• On convergent evolution: “Ichthyosaurs.. are especially plentiful… must have looked almost exactly like the modern dolphins and porpoises,” which “the evolutionists call.. a remarkable case of ‘parallel development’… there are almost innumerable cases of such ‘parallel development’ all through the plant and animal kingdoms
  • Here’s an idea that didn’t take: He gives evidence to disprove that “volcanic vents are connected with any very deep-seated part of the earth’s interior,” but rather promotes a theory that “lava beds have originated from burning coal beds”
  • While we need hypotheses to make progress in science, “hypotheses are always dangerous things… because of the ease with which it seems to help us explain other facts, the more surely do we become its slaves… if this hypothesis happens to be really wrong… often we will not listen to the testimony of others who claim to have tested it, if their results do not tally with what our pet hypothesis has taught us”

Feathers by Thor Hanson (2011)

Feathers: The Evolution of a Natural Miracle explores the details of feathers and why they are so amazing. The book is filled with interesting facts about all the different kinds of feathers (Example: most birds have between 1 and 25 thousand, but only a few dozen flight feathers), but it is mostly focused on exploring the incredibly lightweight, watertight, insulated, beautifully-colored, multi-functional natural wonder that even evolutionary scientists call a “miracle.”

Interesting Info on Feather Design

“Feathers are unbelievable,” Feduccia said, and his voice took on a tone of wonder I would hear again and again… “They have all of these incredible aerodynamic features – lightweight, with graded flexibility; they’re perfect airfoils; they can work together in slotted wings with high lift at low speeds.

Feathers cluster “in well-defined tracts,” which “offers two advantages: It distributes plumage across the entire body while allowing skin between the tracts to remain relatively bare” for “regulating body temperature.” They “may also play a role in how feathers move, helping to concentrate the relevant muscles in discrete lines… Each follicle is surrounded by strong muscles and nerves that give birds surprising agility with individual feathers. They can fluff them for warmth, lift them for preening or display, and even make fine adjustments during flight to maximize aerodynamic efficiency… Coordinating such movements is quite an engineering feat. It would be like a person straightening their part with a thought, twitching individual ear hairs, or accurately judging wind speed from the play of a breeze across their eyebrows.”

“Engineers call feathers the most insulating material ever discovered.” Tiny birds, while operating at a body temperature several degrees higher than ours, can maintain a “difference between the outdoor air temperature… as large as an astonishing 140 degrees Fahrenheit.” The complex layers of barbs and barbules can can efficiently trap a large amount of air molecules “as a barrier.” “With their intricate air-trapping microstructure, down feathers are the most naturally insulative material on earth, and birds have the ability to fluff them up manually, essentially adjusting their R-value at will.” The lightness of this material allows birds to fly. Birds and even other animals will scavenge stray feathers to insulate nests and burrows.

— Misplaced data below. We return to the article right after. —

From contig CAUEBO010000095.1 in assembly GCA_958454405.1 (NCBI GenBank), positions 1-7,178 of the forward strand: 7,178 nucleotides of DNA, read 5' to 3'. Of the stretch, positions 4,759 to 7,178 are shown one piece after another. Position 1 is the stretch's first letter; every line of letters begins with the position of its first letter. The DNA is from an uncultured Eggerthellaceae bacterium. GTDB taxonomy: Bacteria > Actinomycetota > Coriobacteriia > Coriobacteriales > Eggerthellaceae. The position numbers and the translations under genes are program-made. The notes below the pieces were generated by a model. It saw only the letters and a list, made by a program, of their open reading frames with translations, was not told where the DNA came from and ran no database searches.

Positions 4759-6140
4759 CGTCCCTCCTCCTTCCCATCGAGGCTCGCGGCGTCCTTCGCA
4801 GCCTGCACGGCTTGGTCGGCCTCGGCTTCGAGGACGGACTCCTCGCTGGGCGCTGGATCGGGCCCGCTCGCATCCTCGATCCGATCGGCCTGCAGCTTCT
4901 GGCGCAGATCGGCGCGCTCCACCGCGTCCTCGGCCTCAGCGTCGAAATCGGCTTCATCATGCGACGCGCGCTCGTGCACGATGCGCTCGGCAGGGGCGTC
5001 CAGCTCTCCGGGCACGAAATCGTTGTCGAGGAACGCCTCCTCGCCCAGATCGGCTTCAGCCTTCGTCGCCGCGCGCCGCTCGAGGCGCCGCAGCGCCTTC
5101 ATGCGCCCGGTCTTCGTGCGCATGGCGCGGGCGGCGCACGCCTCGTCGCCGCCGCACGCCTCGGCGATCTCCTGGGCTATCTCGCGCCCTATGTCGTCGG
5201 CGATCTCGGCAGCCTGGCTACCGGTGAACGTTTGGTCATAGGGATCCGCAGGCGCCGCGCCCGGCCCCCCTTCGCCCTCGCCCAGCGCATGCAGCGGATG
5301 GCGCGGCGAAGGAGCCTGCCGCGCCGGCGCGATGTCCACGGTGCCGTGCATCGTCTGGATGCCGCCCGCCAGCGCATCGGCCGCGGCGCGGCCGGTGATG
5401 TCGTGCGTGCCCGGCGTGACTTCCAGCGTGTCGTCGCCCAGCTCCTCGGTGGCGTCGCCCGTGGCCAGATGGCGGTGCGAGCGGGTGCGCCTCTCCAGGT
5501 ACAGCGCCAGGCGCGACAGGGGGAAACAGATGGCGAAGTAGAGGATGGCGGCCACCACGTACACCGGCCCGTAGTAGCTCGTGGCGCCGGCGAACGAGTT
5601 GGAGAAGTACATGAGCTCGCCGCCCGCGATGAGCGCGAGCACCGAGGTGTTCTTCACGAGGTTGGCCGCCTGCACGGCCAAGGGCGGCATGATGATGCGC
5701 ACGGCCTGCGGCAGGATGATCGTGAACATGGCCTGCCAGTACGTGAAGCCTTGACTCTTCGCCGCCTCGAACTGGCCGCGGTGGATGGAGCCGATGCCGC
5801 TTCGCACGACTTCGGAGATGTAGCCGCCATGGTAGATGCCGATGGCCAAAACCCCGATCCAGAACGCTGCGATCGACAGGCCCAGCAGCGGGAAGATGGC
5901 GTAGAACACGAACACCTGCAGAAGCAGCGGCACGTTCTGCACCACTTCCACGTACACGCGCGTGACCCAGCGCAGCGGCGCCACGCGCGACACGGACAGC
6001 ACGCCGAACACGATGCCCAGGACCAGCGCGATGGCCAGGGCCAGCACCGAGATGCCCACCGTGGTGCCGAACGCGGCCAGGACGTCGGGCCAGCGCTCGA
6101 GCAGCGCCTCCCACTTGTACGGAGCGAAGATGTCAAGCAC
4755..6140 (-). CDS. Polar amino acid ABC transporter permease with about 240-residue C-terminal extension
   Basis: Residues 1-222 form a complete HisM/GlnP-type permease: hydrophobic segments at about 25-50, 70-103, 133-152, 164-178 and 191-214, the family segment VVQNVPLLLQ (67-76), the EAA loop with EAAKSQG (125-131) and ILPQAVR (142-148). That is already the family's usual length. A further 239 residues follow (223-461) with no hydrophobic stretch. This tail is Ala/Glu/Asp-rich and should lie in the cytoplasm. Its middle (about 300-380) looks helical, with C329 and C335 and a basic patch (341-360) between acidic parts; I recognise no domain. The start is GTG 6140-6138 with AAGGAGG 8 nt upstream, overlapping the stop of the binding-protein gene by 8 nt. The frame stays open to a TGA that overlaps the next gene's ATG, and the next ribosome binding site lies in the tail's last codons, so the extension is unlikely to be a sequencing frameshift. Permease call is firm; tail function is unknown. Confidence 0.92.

Different kinds of feathers are created by “varying the location and timing of keratin production at the follicle collar… To accomplish these feats, the follicle’s cells must act in perfect concert, a symphony of starts and stops that is controlled by a particular gene” (the Sonic Hedgehog hox gene). Human industry has yet to create a synthetic material that matches the insulation power with the same lightness and durability: “Feathers grow that way naturally, but manufacturing such finely branched filaments is extremely difficult.” (These downy feathers, however, are not waterproof, and require a covering of watertight contour feathers, and extra parental care for downy young until they grow that outer layer. This presents an evolutionary challenge, as described below.)

Feathers keep birds from freezing by being so insulative, but it’s just as amazing that they don’t make birds overheat. “When a bird takes flight, it suddenly finds itself producing seven, ten or even twenty times the body heat it had while perched.” Since they already operate “within a few degrees of the point at which proteins in living cells break down faster than the body can replace them,” temperature regulation is crucial, and involves adjusting feather positions and increasing blood flow to bare portions (apteria). Additionally, a bird’s “complex system of nine or more air sacs to supplement their lungs,” which “increases the efficiency” to allow flying, also “dramatically expands the surface area available for internal evaporation,” releasing extra heat through the mouth by panting.